OVERVIEW: Pumps, fans, and other fluid devices are used in a wide range of system products, from power plants and industrial machinery to home appliances. Although CFD has been used in the design of these devices for some time, growing demands to reduce the load on the environment, to improve reliability and other aspects of product performance, and to cut costs are driving the need for analyses that cover a broad scope and achieve a high level of accuracy. On its own and through collaborations between industry and academia, Hitachi is responding to this need by working on large-scale analyses using fluid dynamics to study phenomena that could not previously be tackled. Hitachi is also applying techniques such as multi-objective design optimization in situations where trade-offs exist between different objectives, and special cavitation analysis techniques. © Hitachi, Ltd. 1994, 2012. Source

Sakamoto K.,FH Wind Turbine Business Group | Matsunobu T.,Power Systems Company | Sato K.,New Energy Systems Engineering Section | Kondo S.,Energy and Environment Research Center
Hitachi Review | Year: 2011

Demand for renewable energy is growing as a way to help improve the global environment. Significant numbers of large wind turbine systems are being installed, mainly in Europe, the USA, and China, and this trend is expected to continue. A large 2-MW downwind turbine system jointly developed by Hitachi and Fuji Heavy Industries Ltd. commenced operation at two sites in Japan during 2010 and 2011. Since the generator controller employs technology for minimizing output fluctuations, a feature of the wind turbine system is that it contributes to grid stabilization even as use of wind power generation rises as a proportion of total grid capacity. Hitachi supplies total solutions regarding to not only generation systems themselves but also total grid systems for next-generation power systems able to cope with increasing use of renewable energy. Source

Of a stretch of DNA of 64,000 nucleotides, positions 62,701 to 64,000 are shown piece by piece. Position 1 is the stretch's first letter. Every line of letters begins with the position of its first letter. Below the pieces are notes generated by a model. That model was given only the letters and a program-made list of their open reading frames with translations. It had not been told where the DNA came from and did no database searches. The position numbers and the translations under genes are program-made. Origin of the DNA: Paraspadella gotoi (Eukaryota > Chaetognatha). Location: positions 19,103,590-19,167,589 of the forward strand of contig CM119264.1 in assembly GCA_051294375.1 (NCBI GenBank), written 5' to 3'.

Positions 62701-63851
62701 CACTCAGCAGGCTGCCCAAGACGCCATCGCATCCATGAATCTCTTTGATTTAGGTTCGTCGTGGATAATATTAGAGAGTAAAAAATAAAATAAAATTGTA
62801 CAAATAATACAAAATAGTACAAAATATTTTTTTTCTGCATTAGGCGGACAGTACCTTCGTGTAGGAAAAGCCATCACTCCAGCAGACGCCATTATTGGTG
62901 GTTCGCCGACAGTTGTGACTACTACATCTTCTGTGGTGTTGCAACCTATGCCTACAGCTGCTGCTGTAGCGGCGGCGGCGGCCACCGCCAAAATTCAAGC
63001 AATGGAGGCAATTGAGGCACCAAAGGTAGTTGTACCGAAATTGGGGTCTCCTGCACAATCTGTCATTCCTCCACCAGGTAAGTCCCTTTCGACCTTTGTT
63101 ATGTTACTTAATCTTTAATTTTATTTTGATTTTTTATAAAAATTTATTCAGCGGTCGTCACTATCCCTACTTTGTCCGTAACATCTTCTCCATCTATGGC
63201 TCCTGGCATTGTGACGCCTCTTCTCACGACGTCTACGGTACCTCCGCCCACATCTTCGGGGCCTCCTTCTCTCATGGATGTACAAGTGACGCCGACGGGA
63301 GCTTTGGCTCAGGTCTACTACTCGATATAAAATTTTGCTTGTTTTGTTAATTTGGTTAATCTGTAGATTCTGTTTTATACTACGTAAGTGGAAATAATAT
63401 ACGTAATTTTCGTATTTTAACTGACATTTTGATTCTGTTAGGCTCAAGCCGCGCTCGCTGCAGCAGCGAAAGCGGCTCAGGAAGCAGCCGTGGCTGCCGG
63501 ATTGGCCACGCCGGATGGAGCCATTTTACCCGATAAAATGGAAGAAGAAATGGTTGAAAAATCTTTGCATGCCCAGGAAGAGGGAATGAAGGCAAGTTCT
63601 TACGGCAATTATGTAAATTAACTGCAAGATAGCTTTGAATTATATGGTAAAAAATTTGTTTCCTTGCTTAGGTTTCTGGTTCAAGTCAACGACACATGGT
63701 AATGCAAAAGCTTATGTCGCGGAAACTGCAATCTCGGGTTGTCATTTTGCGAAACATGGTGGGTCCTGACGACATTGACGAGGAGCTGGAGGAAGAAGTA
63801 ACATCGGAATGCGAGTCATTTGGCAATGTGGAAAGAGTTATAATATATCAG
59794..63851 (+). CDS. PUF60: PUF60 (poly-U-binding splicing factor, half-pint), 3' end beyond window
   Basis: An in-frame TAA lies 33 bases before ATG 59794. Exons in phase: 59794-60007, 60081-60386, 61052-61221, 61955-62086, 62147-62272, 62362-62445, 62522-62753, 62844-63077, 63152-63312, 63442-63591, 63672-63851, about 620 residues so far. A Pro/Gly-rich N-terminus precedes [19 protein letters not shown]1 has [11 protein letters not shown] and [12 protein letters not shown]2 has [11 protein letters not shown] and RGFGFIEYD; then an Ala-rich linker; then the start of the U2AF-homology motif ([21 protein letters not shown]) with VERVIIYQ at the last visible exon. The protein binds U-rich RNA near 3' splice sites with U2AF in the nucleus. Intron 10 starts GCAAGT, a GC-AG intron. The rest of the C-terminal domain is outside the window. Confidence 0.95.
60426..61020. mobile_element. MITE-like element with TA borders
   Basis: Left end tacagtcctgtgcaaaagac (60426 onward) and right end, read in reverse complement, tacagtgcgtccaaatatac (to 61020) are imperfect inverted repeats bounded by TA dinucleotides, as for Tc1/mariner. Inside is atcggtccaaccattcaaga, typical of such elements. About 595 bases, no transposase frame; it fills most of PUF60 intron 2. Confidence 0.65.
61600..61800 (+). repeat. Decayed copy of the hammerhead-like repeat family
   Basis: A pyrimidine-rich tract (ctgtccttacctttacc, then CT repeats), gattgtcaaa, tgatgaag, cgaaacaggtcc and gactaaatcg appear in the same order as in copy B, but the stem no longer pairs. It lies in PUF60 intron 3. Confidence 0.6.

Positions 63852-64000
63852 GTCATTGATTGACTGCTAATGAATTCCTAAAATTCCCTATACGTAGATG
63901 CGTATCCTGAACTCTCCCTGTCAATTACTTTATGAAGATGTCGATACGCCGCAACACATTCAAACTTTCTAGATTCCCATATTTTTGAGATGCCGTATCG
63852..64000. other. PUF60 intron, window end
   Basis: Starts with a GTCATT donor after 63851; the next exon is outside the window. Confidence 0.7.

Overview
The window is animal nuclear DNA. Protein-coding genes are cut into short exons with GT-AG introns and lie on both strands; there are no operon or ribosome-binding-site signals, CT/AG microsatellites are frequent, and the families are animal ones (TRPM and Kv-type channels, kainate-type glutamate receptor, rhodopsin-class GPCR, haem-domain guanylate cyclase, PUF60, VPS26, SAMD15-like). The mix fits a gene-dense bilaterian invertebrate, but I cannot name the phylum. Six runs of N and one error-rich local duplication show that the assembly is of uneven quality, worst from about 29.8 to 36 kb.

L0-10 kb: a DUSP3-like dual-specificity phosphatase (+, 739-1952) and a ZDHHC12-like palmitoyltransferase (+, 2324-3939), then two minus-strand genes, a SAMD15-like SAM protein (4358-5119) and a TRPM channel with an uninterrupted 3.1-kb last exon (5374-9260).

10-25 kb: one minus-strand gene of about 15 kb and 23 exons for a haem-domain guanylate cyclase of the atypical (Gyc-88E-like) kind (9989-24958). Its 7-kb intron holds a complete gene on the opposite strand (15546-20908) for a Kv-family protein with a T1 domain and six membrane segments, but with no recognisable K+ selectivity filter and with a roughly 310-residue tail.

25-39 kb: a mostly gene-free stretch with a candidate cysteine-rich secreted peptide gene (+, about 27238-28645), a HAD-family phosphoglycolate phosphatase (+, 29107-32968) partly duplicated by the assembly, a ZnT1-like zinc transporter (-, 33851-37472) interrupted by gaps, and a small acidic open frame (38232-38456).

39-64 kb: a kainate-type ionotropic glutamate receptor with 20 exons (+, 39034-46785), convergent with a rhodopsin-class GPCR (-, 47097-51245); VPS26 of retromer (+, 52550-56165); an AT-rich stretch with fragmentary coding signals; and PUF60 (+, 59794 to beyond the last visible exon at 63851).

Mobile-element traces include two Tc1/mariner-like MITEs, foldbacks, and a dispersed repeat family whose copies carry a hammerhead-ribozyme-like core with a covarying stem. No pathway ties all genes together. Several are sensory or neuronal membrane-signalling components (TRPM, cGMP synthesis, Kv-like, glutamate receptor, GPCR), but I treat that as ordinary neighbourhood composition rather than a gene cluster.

Kobayashi H.,Energy and Environment Research Center | Fukuda Y.,Kure Research Laboratory | Anzai H.,Hitachi Ltd. | Moriya K.,Hitachi - GE Nuclear Energy | Ikeguchi T.,Power Systems Company
Hitachi Review | Year: 2011

Hitachi undertakes full-scale demonstration trials from specific research projects and utilizes the latest simulation techniques to identify and understand physical phenomena. The company is also working toward the adoption of distributed power sources and renewable energy and the development of control systems and systems for connecting these over wide areas in addition to equipment for large generation, transmission, and distribution systems. It is working independently and with partners to extend its research and development globally, including in the field of manufacturing, taking active measures that are intended to build mutual trust through technology development. It is also undertaking research and joint development with universities, research institutes, manufacturers, and other organizations in Japan and other countries to achieve these objectives. Source